Do Not Grow Weary of Doing Good

Uncategorized Jan 05, 2021

2020 smacked us all across the face.

Many got smacked more harshly than others. I can’t begin to imagine what it’s been like for those who’ve lost friends or family to COVID, nor for those who were stricken by it and still recovering. Add to the ever-lurking virus itself the realities of being locked down to varying degrees for the past 9 months (and counting) and it’s abundantly clear there’s a lot of suffering going on around us and in our homes. Many of us have lost work, had difficulty receiving our proper UI benefits, and are struggling to pay our rent, mortgage and debts, let alone get food on the table. Parents who are fortunate enough to have kept their jobs and are working from home are now also learning to home school their children – which, as a homeschooling parent myself, I can tell you is no easy task. Rates of depression, abject loneliness, suicide, spousal and child abuse, and divorce have all skyrocketed. Stress is off the charts.

Though our health is good, we’ve suffered some in my own family. We lost significant work and now find ourselves needing to consider a move to a less expensive state. My dear father-in-law died in October, from complications of dementia, though he was such a social creature, it's more apt to say he died of a broken heart not understanding why he couldn't see any of his loved ones. We were unable to fly to Canada to be with family there and, as of yet, no services are planned. My beloved stepmother is in the throes of advanced Parkinson’s disease complicated by rapid onset of dementia, and my father, at 93, is still her primary care giver. None of their children can be with them for any amount of meaningful time, and some of us can’t get there at all.

I think it’s fairly obvious these kinds of overwhelming stresses, which I know are shared by many of you, really do have a bearing on our work. How could they not? Worry, fear, frustration, helplessness, sorrow and depression aren’t exactly the emotional and psychological conditions from which our best work flows. Often, they make it easier for us to sink further and take on other not so productive feelings like envy, jealousy, blame, and anger. Throw in plenty of civil unrest and a tumultuous election cycle breeding uncertainty of its own, and it becomes all too easy to forget who we are, why we’re here, and what we are about.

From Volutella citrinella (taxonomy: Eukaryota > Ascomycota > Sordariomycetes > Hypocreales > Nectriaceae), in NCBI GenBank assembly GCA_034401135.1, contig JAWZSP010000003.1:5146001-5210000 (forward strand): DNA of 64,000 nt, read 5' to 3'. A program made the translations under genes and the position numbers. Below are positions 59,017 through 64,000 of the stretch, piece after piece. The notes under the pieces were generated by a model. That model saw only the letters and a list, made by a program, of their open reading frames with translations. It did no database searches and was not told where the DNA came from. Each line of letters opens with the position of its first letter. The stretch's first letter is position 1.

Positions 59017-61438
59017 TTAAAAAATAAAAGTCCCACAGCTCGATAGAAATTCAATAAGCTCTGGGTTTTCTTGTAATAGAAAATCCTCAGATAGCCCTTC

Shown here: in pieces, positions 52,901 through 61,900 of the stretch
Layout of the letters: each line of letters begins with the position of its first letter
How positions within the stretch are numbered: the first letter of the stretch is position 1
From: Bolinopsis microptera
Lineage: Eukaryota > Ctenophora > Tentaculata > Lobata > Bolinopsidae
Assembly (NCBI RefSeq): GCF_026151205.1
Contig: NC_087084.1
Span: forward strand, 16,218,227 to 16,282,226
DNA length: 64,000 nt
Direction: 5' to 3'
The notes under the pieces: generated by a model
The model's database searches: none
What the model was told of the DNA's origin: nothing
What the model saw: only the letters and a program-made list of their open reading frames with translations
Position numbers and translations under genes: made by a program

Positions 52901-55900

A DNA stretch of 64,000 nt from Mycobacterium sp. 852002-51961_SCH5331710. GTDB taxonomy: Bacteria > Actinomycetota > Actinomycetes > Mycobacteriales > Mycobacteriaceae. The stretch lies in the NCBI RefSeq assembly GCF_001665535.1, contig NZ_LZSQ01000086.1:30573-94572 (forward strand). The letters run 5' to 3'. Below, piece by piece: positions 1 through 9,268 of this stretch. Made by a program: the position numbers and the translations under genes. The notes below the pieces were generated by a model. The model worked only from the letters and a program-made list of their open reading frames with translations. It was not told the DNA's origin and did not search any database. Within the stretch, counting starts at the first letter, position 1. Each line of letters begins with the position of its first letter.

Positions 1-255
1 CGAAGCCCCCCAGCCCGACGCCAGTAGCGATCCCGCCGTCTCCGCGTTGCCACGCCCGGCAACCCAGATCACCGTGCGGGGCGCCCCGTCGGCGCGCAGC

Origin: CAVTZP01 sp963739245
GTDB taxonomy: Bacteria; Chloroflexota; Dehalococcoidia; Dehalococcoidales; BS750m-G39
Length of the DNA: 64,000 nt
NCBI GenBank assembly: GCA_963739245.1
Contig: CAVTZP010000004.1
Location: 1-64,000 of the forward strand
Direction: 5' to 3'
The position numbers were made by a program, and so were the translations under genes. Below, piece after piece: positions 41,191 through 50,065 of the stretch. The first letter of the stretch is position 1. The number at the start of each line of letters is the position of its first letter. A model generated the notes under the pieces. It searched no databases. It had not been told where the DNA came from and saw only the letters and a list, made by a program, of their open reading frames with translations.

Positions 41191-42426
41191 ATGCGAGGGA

So, at the start of this new year brimming with both hope and uncertainty, please allow me to remind you:

You are a beautiful creature, wonderfully made with love and care and infinite possibility. You are here to share the wealth of your gifts and the illumination of your light to make the world better in ways only you can. You are here to give voice to words of inspiration, humor, and understanding. You are here to imbue with life an author’s ideas and an animator’s characters. You are here to speak inventions into existence and help bring entrepreneurs’ creations to market, keeping the wheels of the world’s commerce turning. You are here to share the full wealth of your experience, including the ways in which you suffer and struggle. By sharing, you ease the burden of those who are also suffering and believe themselves to be alone. They are not alone, and neither are you.

In many ways we are being pushed to our limits, and I for one have had unexpected moments where I feel like I’m going to crack. It’s in these moments I am most vulnerable to acting outside of my character and values and devolving into someone too far from my best self.

The truth is, we’re all waiting to exhale. We’re waiting for life to “get back to normal” even as we struggle to remember what “normal” is. We want a break. We want a reprieve. And I don’t think I’m alone when I say I want to throw my arms around my friends and hug them. We’ve been waiting a long time and we are weary.

Because life is full of paradoxes, the only thing I have found that’s brought about a modicum of hope to my heavy heart this past year is doing a little good here and there for the people around me; offering a kindness (no matter how small) to my daughter, a neighbor, even a passerby - especially when I don't "feel" like it. I’ve also worked hard at being patient with those close to me. Taking a breath when I feel like snapping. Refraining from complaint. Offering a kind word rather than a snarky one. Such gestures might go unnoticed, but they also go a remarkably long way to remind me of the humanity and fragility of others, as well as myself.

And so, as we step into the new year, rather than attempt to pump you (and myself) full of New Year’s Resolution platitudes (and unrealistic weight loss goals) I offer this beauty of a thought, which I’ve chosen as my mantra for 2021:

Do not grow weary of doing good.

Simple, right? But not so easy. In fact I'll go so far as to say that doing good requires conscious and focused effort and sometimes nerves of steel, especially in times of trial. 

Nonetheless. Write it down. Put it on the fridge. Pin a note in your car and in your booth. That’s what I’m going to do.

Do not grow weary of doing good.

Let’s act on it, shall we?  Let's do the hard work of kindness - even in the midst of our stress and worry. We’ll contribute a little love to a desperate world in serious need. And I’m pretty sure we’ll end up with happier hearts, as well.

Here’s to a better 2021.

Trust and Be Brave,

Kay

 

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